Perhaps the biggest knock on arbitration* is that most arbitration resembles private litigation —both in terms of costs and in the prolonged nature of the process. FedArb is unique among arbitration firms—it requires the arbitrators to adhere to a schedule and prevents them from requesting a delay. The innovative FedArb Rule provision which addresses the problem of delays caused by arbitrators is this: Only in exigent circumstances can the arbitrator make a request directly to the FedArb administrator, who will then consult with the parties before allowing a delay. The parties can agree to a delay themselves, but the arbitrator has to go to the administrator.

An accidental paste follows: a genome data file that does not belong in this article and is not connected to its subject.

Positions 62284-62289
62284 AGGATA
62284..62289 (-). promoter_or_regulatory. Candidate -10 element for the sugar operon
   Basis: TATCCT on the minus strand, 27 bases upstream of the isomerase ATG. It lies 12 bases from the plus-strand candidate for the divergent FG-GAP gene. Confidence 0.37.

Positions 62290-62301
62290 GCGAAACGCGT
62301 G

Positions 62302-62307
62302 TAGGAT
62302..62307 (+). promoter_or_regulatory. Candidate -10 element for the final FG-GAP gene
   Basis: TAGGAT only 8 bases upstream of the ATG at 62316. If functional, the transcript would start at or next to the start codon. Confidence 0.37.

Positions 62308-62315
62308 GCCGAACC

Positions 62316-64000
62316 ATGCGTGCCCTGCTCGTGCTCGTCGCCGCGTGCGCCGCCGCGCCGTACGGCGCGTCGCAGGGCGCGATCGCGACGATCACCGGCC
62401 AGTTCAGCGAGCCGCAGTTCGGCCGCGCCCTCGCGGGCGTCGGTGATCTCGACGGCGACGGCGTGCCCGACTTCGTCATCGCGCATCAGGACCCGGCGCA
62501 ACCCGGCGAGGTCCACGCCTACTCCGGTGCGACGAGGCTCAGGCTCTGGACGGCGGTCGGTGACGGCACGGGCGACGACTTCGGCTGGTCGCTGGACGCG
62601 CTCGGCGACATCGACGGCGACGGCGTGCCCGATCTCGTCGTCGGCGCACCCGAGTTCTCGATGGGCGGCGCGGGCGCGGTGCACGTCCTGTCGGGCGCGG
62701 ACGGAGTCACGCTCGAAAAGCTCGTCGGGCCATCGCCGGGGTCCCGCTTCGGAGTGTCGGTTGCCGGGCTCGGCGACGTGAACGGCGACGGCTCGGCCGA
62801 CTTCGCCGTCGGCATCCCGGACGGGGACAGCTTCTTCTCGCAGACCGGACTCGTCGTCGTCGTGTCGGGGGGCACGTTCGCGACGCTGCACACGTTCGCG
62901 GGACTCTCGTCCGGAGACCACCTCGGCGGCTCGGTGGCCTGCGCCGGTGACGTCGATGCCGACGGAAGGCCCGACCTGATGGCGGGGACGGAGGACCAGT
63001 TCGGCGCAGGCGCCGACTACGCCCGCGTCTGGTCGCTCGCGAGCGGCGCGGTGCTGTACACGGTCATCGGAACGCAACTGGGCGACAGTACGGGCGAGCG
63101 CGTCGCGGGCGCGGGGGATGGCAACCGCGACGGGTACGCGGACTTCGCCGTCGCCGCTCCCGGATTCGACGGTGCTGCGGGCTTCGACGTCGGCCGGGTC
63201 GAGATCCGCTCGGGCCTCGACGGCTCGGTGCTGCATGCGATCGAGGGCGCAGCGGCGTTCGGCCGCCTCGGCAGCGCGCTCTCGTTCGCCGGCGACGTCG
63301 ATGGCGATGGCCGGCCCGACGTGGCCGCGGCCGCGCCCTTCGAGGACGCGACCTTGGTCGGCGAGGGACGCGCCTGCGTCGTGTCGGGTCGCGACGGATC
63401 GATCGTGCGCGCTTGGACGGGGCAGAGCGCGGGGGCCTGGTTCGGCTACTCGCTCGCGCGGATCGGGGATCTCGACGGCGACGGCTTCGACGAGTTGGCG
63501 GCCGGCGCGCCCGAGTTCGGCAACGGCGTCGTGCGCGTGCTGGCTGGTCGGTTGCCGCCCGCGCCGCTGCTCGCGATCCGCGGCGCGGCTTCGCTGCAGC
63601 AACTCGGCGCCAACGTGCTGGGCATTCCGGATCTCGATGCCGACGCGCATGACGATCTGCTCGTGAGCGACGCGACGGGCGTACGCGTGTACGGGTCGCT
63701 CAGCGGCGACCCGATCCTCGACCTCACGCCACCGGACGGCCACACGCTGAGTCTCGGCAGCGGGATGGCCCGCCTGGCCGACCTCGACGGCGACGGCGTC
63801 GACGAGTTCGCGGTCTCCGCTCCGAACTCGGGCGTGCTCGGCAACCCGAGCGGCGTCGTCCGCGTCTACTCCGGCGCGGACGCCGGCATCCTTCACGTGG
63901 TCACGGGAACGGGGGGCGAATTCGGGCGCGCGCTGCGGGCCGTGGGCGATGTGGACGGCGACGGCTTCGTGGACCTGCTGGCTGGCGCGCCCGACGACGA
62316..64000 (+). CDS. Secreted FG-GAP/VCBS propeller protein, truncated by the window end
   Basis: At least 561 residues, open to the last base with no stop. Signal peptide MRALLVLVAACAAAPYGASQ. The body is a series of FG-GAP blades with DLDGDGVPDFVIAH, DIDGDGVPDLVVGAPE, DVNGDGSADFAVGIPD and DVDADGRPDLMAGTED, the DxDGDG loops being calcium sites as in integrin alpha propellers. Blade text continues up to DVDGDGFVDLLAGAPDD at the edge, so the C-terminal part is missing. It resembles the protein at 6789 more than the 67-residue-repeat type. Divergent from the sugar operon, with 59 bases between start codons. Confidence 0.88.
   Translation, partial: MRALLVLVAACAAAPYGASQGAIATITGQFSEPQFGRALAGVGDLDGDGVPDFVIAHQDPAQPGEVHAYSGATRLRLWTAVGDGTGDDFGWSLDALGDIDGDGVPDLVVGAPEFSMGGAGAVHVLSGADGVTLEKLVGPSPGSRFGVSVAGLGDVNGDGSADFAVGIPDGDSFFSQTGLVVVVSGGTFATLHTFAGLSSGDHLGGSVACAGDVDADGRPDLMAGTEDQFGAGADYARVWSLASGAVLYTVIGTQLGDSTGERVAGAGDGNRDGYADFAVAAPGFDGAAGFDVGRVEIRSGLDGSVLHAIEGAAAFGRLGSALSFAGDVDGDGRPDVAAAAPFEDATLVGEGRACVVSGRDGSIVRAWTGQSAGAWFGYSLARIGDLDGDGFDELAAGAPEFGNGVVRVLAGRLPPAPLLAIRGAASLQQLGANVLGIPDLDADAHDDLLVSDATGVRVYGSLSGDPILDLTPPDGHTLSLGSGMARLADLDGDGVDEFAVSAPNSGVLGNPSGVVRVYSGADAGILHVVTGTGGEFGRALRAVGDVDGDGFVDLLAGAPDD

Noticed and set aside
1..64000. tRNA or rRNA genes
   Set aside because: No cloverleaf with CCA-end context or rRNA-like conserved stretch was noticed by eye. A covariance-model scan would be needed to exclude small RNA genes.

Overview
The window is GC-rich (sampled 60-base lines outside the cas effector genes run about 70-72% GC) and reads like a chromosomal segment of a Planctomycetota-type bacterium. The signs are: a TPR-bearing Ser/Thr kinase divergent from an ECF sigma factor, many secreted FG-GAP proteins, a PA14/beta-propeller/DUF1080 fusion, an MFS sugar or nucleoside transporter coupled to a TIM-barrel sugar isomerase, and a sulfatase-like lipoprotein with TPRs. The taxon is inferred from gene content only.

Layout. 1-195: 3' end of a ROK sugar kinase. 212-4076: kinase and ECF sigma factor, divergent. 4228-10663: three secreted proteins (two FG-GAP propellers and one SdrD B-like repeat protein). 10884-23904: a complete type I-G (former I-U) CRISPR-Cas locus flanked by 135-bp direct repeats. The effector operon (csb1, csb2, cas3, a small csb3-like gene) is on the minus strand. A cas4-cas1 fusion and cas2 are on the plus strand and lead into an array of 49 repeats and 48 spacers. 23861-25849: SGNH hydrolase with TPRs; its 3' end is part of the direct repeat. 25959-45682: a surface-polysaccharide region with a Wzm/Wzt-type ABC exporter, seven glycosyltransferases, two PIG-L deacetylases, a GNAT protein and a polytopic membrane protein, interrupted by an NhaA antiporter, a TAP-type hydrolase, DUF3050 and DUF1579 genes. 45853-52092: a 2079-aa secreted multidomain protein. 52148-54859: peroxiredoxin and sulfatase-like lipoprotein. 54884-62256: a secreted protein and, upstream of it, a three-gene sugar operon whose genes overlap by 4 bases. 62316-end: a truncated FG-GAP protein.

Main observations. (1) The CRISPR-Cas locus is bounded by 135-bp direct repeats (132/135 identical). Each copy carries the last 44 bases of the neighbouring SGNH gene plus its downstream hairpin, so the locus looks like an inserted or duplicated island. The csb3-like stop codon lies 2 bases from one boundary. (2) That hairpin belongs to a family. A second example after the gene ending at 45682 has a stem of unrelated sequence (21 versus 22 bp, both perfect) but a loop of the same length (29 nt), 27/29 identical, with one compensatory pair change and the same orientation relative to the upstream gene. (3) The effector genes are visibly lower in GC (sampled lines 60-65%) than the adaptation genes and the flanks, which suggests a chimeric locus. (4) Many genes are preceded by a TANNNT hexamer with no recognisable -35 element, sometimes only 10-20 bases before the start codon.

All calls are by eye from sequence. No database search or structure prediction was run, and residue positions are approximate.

To further the aim of efficiency, FedArb is also publishing a new “fast track arbitration” that severely limits expensive discovery or dilatory motion practice except in unusual circumstances.
*For a discussion of the problems of modern day arbitration, see generally, Living with ADR: Evolving Perceptions and Use of Mediation, Arbitration and Conflict Management in Fortune 1000 Companies; 19 Harvard Negotiation Law Review 1. Stipanowich and Lamare.
Kennen D. Hagen
President & CEO